Live updates

Advertisement

Type 1 diabetes 'more deadly for women'

The study was published in The Lancet Diabetes & Endocrinology. Credit: Hugo Philpott/PA Wire

Type 1 diabetes is more dangerous for women than men, new research suggests.

Researchers found that female patients:

  • Have a 40% increased risk of death from any cause
  • Are twice as likely to die from heart disease than men with the condition
  • They are at greater risk of strokes
  • And are 44% more likely to die from kidney disease

Scientists at the University of Queensland in Australia analysed data from 26 studies involving more than 200,000 men and women with Type 1 diabetes.

Advertisement

Just one in five feel they have diabetes 'under control'

Just one in five people diagnosed with Type 2 diabetes over the past four years feel they have it under control, research has found.

National Diabetes Audit data has shown that 22.4% of Type 2 diabetes sufferers for up to four years, thought to be about a million people, meet recommended levels for blood glucose, cholesterol and blood pressure.

New research has said around one million meet recommended levels for blood glucose. Credit: Anthony Devlin/PA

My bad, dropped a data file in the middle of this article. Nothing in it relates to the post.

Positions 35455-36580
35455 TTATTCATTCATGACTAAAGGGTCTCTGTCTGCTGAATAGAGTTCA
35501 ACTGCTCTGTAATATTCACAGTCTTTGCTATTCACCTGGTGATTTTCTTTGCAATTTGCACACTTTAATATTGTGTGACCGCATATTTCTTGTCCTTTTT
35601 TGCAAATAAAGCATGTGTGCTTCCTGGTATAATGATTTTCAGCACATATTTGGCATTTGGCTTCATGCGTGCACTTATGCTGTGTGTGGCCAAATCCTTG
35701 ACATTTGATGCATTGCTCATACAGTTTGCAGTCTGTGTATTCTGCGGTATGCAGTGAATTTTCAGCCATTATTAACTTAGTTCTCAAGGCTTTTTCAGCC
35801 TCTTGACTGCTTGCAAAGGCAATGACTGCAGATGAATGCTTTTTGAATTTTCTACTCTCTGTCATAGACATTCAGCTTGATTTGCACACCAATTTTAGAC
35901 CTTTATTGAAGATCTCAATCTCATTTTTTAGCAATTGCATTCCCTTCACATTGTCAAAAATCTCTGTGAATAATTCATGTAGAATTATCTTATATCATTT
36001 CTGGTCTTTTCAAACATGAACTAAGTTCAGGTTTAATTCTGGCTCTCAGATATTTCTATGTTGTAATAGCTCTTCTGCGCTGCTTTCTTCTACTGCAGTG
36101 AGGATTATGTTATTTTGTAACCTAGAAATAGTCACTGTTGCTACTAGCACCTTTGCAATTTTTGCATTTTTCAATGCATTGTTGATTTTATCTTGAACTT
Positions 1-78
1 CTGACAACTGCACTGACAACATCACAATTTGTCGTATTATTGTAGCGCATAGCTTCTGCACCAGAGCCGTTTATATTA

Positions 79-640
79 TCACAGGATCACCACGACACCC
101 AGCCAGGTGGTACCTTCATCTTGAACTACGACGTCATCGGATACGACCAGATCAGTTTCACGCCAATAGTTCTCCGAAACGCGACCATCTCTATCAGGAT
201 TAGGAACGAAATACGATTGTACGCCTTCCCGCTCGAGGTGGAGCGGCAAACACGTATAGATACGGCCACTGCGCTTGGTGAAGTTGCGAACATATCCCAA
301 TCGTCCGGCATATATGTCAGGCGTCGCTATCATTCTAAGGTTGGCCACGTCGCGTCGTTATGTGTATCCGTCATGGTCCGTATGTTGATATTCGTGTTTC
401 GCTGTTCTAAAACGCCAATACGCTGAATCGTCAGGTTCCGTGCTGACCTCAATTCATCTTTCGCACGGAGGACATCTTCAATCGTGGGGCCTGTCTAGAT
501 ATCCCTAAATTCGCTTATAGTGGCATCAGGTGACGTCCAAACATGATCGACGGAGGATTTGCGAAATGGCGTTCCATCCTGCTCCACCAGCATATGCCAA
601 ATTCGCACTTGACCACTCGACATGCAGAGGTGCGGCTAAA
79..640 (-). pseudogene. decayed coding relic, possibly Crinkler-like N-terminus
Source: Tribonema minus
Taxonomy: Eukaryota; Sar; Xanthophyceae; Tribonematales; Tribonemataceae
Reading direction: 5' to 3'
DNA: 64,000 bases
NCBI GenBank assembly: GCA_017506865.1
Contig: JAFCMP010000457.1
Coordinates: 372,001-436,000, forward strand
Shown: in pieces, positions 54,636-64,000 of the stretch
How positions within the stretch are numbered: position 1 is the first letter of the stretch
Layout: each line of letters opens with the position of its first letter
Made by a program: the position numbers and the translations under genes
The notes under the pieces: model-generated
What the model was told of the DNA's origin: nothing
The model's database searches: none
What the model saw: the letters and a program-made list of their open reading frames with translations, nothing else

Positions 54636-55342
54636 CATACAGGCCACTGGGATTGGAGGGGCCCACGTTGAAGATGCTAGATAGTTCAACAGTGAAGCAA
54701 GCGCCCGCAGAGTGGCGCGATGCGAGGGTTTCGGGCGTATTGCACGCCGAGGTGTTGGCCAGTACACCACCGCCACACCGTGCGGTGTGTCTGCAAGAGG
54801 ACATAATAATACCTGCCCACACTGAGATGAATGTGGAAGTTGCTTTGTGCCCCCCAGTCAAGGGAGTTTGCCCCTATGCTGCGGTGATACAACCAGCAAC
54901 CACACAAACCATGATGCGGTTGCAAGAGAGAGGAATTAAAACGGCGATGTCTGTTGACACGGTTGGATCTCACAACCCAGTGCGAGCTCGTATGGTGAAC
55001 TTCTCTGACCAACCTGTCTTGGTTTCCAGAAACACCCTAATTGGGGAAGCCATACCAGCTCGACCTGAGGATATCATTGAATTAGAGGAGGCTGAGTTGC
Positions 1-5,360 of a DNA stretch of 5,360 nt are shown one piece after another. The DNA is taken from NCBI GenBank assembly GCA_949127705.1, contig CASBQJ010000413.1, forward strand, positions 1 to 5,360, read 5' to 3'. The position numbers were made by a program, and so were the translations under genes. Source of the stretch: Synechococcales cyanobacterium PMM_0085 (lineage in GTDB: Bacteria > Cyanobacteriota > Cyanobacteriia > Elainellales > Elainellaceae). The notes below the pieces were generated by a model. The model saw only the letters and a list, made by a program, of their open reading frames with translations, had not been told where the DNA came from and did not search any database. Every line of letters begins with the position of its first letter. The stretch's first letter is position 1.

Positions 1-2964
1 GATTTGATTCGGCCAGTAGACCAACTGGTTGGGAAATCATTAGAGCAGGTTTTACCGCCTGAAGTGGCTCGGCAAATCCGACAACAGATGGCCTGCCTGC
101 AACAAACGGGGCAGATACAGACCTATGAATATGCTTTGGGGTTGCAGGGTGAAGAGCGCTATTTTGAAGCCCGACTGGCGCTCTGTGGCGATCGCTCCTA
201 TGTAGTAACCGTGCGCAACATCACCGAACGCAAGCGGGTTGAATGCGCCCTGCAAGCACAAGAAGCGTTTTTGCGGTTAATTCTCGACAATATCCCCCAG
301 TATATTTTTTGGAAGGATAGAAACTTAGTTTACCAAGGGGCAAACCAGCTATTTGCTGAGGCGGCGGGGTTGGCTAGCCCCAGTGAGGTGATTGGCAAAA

Diabetes UK are now holding a series of free events at 80 locations across the UK to educate sufferers.

Chief executive Barbara Young, said: "Unfortunately, a big part of the reason that so many people with Type 2 are starting off on the wrong path is the lack of available diabetes education.

"This is why we want the NHS to give every person with diabetes the chance to have this kind of education."

Some 3.8 million people in the UK have diabetes

Around 3.8 million people in the UK are diabetic and about 35% of the population have borderline diabetes. Diabetes UK has called for more focus on preventing type 2 diabetes, saying that if the rate of people getting the condition continues the consequences could be "disastrous".

It is deeply worrying that more than 700 people a day are being diagnosed with diabetes and this clearly shows the frightening scale of what is fast becoming a national health emergency.

If we continue to see people being diagnosed at this rate then the consequences will be disastrous.

As the number of people with diabetes grows, we are likely to see even more people endure devastating health complications such as amputation and kidney failure and more people die tragically young.

It would also lead to an increase in NHS costs that would be simply unsustainable.

– The chief executive of Diabetes UK Barbara Young
Load more updates